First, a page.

From percent tree cover to categorical forest cover and change: propagating the uncertainty in detecting forest disturbance

Friday, 19 December 2014
Joseph O Sexton1,2, Praveen Noojipady3, Anupam Anand4, Xiao-Peng Song2, Sean McMahon5, Chengquan Huang6, Min Feng2, Saurabh Channan2 and John R Townshend7, (1)University of Maryland, College Park, MD, United States, (2)Global Land Cover Facility, Univeristy of Maryland, College Park, MD, United States, (3)National Wildlife Federation Reston, Reston, VA, United States, (4)Global Land Cover Facility, College Park, MD, United States, (5)SERC, Edgewater, MD, United States, (6)University of Maryland College Park, Geographical Sciences, College Park, MD, United States, (7)University of Maryalnd- College Park, College Park, MD, United States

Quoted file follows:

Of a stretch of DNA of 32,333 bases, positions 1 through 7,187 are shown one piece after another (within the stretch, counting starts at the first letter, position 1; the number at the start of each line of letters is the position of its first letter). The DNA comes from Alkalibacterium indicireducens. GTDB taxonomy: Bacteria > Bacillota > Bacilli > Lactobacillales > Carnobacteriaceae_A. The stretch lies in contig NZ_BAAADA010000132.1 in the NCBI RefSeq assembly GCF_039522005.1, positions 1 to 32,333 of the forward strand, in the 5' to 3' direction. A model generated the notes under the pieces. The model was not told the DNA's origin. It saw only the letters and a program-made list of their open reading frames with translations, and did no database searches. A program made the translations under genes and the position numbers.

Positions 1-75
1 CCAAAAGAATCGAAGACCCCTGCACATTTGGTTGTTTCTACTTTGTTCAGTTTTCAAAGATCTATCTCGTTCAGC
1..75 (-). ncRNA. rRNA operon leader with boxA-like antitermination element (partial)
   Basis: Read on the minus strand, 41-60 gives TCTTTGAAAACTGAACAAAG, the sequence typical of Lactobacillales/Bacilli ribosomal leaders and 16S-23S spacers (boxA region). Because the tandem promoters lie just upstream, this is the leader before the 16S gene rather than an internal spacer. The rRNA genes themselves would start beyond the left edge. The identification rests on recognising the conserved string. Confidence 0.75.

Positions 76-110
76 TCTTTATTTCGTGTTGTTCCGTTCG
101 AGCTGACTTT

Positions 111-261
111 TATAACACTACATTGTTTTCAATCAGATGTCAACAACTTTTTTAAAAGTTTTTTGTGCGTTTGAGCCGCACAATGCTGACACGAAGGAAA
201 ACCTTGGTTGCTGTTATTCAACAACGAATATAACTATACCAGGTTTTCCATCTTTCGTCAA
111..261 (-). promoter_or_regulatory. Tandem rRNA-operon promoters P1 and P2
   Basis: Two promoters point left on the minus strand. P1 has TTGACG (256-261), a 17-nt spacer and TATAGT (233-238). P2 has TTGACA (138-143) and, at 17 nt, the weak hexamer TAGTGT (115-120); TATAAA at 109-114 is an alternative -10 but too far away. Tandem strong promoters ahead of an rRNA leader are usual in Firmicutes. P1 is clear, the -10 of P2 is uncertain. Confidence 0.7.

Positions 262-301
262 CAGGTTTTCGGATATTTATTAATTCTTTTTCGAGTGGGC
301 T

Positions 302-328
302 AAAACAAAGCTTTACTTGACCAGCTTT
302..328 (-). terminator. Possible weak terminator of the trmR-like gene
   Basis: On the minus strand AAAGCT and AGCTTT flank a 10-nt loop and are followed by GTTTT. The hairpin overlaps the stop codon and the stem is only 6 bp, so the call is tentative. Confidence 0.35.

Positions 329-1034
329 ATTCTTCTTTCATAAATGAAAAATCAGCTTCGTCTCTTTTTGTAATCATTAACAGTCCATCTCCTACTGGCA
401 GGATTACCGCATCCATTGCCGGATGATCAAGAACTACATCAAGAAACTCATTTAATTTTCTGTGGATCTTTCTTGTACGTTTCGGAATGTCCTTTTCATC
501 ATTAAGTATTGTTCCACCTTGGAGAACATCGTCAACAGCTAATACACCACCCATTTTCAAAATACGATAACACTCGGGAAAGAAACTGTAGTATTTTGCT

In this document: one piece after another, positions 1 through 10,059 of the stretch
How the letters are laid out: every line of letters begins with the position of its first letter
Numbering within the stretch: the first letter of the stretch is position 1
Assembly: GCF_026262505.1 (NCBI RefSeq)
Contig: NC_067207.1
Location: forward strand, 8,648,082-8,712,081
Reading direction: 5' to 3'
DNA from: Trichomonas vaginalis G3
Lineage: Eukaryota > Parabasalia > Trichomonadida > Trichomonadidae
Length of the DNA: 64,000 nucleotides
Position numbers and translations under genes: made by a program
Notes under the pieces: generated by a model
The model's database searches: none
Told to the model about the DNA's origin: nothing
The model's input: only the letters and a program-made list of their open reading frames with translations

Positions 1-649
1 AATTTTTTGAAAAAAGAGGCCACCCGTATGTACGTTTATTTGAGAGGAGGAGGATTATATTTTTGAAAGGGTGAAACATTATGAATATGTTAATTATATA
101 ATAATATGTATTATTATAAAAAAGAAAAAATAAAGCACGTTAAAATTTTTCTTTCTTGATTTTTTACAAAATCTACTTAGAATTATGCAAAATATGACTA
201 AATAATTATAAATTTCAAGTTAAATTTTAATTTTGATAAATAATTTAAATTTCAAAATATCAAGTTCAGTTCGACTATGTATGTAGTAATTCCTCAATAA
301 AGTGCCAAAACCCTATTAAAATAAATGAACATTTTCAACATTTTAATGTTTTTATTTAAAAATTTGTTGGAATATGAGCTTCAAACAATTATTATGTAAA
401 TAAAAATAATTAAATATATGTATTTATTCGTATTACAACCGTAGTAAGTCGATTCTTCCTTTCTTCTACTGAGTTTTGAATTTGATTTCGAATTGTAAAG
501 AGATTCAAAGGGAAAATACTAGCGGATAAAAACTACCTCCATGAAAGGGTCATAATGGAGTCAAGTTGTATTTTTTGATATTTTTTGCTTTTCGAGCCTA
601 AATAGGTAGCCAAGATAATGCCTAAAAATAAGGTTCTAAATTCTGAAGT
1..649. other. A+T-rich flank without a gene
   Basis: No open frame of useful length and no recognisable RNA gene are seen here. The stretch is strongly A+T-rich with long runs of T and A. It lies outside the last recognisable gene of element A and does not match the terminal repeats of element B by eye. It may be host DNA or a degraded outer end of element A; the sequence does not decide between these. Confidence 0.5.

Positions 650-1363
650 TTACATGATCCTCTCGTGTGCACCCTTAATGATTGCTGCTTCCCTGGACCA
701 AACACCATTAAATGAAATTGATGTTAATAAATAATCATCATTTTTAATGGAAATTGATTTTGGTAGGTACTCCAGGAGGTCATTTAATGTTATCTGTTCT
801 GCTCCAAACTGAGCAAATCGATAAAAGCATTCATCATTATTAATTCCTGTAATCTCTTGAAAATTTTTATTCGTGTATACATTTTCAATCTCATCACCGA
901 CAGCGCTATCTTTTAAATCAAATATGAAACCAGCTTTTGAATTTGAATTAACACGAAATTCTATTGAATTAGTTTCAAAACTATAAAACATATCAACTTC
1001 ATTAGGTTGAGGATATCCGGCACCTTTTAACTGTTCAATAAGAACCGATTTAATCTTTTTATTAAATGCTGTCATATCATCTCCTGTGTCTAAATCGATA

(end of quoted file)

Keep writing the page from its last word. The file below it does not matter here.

Several remotely sensed datasets are now available to detect and analyze forest disturbances. Each of these regional and global datasets is estimated with varying degrees of systematic and unsystematic error (i.e., uncertainty), and so rigorous analysis of forest disturbance requires detected changes to be accompanied by estimates of error. Currently, errors are assessed predominantly by external, post hoc validation—i.e., comparison of detected changes to independent observations that are assumed to be true. However, validation yields only broadly aggregated, regional summaries of error but does not describe its spatial and temporal variation. Alternatively, modeling the propagation of error through the processes of estimation, classification, and change-detection provides an internal means to infer classification and change-detection error at a scale equivalent to that of cover and change—i.e., at pixel resolution and global extent. Using sequential observations from the first global, Landsat-based dataset of fractional tree cover, we derive and demonstrate a rigorous, probabilistic method for propagating the uncertainty of fractional tree-cover estimates to categorical forest-cover classification and change detection. Modeling tree cover as a probability distribution in each pixel represents estimation error locally and enables its transmission into inferences such as change detection. Propagation thus enables mapping and visualization of the spatial distribution of uncertainty resulting from estimation of tree cover and from selection of the threshold of tree-cover to define “forest”. The approach described here provides a useful, per-pixel description of forest classification and change-detection certainty and can accommodate any definition of “forest” based on tree cover—an especially important consideration for monitoring disturbance, given the variety of institutional definitions of forest cover based on remotely sensible characteristics.